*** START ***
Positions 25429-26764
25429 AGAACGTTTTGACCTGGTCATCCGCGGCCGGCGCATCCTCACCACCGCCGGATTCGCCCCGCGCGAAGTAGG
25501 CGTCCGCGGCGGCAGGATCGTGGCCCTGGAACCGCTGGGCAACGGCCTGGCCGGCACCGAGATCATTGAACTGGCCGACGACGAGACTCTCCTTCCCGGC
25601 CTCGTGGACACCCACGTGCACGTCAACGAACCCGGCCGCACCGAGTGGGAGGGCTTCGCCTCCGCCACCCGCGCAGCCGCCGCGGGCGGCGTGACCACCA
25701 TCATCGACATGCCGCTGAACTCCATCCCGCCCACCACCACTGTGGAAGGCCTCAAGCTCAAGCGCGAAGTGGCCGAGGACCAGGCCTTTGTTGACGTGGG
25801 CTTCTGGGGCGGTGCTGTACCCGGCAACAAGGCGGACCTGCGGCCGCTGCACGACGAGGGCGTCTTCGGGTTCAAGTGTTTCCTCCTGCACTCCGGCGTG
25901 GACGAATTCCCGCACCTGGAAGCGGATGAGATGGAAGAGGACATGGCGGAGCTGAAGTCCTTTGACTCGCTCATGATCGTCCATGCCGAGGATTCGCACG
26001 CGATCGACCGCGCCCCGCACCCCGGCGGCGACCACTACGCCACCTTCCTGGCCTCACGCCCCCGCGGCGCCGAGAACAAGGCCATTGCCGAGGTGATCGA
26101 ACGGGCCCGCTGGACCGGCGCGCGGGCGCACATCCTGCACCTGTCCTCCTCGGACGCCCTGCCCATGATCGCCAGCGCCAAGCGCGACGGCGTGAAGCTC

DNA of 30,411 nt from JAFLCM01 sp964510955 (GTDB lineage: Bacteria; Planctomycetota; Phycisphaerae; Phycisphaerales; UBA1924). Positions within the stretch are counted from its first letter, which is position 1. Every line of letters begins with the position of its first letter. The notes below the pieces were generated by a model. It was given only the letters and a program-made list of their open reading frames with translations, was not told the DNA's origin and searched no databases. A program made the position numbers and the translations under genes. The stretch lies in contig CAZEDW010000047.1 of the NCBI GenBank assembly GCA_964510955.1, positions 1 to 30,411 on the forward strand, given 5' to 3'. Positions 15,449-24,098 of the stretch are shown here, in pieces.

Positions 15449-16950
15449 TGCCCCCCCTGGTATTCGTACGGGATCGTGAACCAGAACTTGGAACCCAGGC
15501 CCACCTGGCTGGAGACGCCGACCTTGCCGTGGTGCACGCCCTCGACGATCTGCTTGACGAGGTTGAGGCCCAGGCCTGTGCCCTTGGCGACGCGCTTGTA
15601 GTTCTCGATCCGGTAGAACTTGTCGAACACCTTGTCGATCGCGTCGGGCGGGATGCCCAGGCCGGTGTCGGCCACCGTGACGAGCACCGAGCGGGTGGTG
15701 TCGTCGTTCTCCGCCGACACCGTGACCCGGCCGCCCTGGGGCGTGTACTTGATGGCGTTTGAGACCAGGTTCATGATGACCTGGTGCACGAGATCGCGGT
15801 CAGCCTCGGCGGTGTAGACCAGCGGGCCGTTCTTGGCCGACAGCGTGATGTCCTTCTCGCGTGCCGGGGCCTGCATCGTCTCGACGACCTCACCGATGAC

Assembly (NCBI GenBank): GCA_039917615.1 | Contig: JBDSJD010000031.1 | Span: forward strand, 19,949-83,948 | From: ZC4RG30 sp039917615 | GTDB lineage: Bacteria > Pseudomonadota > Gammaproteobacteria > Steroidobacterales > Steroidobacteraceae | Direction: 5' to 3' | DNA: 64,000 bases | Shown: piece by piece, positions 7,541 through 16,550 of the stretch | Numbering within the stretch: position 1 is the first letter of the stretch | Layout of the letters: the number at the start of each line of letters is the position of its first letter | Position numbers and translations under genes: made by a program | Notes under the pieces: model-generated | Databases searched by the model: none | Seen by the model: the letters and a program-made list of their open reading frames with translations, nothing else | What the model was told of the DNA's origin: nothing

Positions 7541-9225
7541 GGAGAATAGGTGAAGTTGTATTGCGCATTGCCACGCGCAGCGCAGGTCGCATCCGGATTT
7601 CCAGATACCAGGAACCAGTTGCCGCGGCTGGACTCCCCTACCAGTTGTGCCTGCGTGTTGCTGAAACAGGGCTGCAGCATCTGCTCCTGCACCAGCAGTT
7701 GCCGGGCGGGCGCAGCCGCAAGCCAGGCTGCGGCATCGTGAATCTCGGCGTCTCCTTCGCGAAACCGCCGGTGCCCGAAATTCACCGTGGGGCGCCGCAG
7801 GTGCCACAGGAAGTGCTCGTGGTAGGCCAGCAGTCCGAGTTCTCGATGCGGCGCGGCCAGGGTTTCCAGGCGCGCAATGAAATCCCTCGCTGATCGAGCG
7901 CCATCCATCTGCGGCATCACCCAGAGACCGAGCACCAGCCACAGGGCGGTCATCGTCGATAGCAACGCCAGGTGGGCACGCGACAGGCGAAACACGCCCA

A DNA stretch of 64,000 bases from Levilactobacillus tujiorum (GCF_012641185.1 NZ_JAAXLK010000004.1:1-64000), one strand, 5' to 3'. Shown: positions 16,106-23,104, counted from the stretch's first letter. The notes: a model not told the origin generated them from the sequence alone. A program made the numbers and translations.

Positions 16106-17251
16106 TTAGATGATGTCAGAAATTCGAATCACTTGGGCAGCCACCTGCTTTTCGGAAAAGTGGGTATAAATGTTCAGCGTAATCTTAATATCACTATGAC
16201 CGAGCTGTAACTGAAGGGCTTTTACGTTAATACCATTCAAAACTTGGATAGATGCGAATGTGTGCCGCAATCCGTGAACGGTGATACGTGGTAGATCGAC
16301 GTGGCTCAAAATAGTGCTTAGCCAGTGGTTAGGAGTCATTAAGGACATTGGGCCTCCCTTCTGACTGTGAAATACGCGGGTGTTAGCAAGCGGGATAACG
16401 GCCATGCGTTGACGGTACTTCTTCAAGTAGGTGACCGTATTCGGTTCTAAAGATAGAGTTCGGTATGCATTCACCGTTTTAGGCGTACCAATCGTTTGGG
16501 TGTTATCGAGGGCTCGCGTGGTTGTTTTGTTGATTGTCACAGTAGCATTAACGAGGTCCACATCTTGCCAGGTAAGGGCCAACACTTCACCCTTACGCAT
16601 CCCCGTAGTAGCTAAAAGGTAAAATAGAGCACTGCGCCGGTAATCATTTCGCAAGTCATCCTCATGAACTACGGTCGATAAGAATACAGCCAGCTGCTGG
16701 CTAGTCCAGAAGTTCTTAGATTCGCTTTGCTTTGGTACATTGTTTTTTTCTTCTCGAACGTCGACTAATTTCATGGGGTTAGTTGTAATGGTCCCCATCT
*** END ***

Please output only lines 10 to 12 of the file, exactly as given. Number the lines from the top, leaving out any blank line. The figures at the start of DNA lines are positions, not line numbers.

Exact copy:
DNA of 30,411 nt from JAFLCM01 sp964510955 (GTDB lineage: Bacteria; Planctomycetota; Phycisphaerae; Phycisphaerales; UBA1924). Positions within the stretch are counted from its first letter, which is position 1. Every line of letters begins with the position of its first letter. The notes below the pieces were generated by a model. It was given only the letters and a program-made list of their open reading frames with translations, was not told the DNA's origin and searched no databases. A program made the position numbers and the translations under genes. The stretch lies in contig CAZEDW010000047.1 of the NCBI GenBank assembly GCA_964510955.1, positions 1 to 30,411 on the forward strand, given 5' to 3'. Positions 15,449-24,098 of the stretch are shown here, in pieces.

Positions 15449-16950
15449 TGCCCCCCCTGGTATTCGTACGGGATCGTGAACCAGAACTTGGAACCCAGGC